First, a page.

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Some South Dakota farmers are unhappy with industrial ag getting conservation funds; Texas judge allows abortion in Cox case; Native tribes express concern over Nevada's clean energy projects.

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The Colorado Supreme Court weighs barring Trump from office, Georgia Republicans may be defying a federal judge with a Congressional map splitting a Black majority district and fake electors in Wisconsin finally agree Biden won there in 2020.

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Texas welcomes more visitors near Big Bend but locals worry the water won't last, those dependent on Colorado's Dolores River fear the same but have found common ground solutions, and a new film highlights historical healthcare challenges in rural Appalachia.

CROWN Act Aims to End Discriminatory Policing of Hairstyles

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Thursday, July 7, 2022   

Some Ohio lawmakers are following in the footsteps of federal legislators with a bill to ban the policing of hairstyles based on racial stereotypes.

Eboney Thornton, communications coordinator at the Center for Community Solutions, said some businesses or schools have policies discouraging ethnic hair types, and even prohibit styles like braids, Bantu knots, cornrows and locs and dreadlocks.

"People of color, particularly Black women and Hispanic, end up having to do something to their hair that's unnatural for them," Thornton explained. "Or they may wear wigs, they may chemically process their hair to be in compliance of that particular dress code."

The U.S. House passed the CROWN Act in March to prohibit the denial of employment or educational opportunities because of a person's hair texture or protective hairstyle. Rep. Jim Jordan, R-Ohio, who voted against the measure, called it a distraction from more important issues. Shortly after, House Bill 668 was introduced at the state level.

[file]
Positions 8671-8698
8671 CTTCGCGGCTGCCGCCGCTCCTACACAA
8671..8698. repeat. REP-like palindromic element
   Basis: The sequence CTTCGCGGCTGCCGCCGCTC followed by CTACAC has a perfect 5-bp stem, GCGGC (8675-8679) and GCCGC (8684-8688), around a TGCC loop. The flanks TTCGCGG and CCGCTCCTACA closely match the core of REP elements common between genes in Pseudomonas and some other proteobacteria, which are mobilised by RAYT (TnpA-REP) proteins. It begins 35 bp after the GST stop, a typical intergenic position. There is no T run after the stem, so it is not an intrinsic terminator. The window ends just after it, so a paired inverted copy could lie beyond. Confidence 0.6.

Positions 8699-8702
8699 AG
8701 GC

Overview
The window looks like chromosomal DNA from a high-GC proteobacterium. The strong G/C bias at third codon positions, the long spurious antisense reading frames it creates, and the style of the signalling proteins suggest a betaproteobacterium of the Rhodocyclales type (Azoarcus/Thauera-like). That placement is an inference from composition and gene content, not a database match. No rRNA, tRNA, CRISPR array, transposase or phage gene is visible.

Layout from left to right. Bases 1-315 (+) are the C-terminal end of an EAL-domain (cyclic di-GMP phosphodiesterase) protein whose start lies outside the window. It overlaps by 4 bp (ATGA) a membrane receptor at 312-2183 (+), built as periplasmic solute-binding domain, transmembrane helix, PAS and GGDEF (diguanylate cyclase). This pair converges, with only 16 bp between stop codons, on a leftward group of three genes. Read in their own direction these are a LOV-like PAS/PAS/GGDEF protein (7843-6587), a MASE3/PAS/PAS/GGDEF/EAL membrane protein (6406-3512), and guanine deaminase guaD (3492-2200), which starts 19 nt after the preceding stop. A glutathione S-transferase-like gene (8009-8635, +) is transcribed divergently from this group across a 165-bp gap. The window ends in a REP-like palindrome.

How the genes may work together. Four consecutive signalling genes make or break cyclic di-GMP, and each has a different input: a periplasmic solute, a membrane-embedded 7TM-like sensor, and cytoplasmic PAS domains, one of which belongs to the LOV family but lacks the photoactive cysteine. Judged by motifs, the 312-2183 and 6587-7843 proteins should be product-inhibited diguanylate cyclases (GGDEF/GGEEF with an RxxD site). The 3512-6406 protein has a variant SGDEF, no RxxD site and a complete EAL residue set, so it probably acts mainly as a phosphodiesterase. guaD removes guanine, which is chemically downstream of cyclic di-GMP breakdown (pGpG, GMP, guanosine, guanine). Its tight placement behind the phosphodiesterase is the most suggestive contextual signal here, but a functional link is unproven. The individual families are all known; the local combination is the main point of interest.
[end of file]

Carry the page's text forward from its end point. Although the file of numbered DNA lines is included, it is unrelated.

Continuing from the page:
Currently, Civil Rights Act Title VII only offers protections for the hairstyle known as an Afro.

Thornton pointed out often, policies intended to discriminate against certain cultures also penalize others.

"A lot of the dress codes, a lot of rules say you can't color your hair a certain way. You can't wear certain braids; you can't have your hair a certain length," Thornton outlined. "It doesn't just affect Black and brown. It affects white girls; it affects white boys who may be growing their hair out to donate."

A dozen states have passed laws prohibiting discrimination based on hair texture. Thornton argued as the world grows and changes, hair-based discrimination could drive qualified and talented workers away from Ohio, hindering economic progress.

"And that's kind of what Ohio is built on," Thornton contended. "We are creative, we are innovative, and we want to keep building that. So, if we stop penalizing people for how they look or how they're wearing their hair, just imagine how great that we can be."

Akron, Cincinnati, Cleveland Heights and Columbus have passed similar CROWN Act laws.

Reporting by Ohio News Connection in association with Media in the Public Interest and funded in part by the George Gund Foundation.


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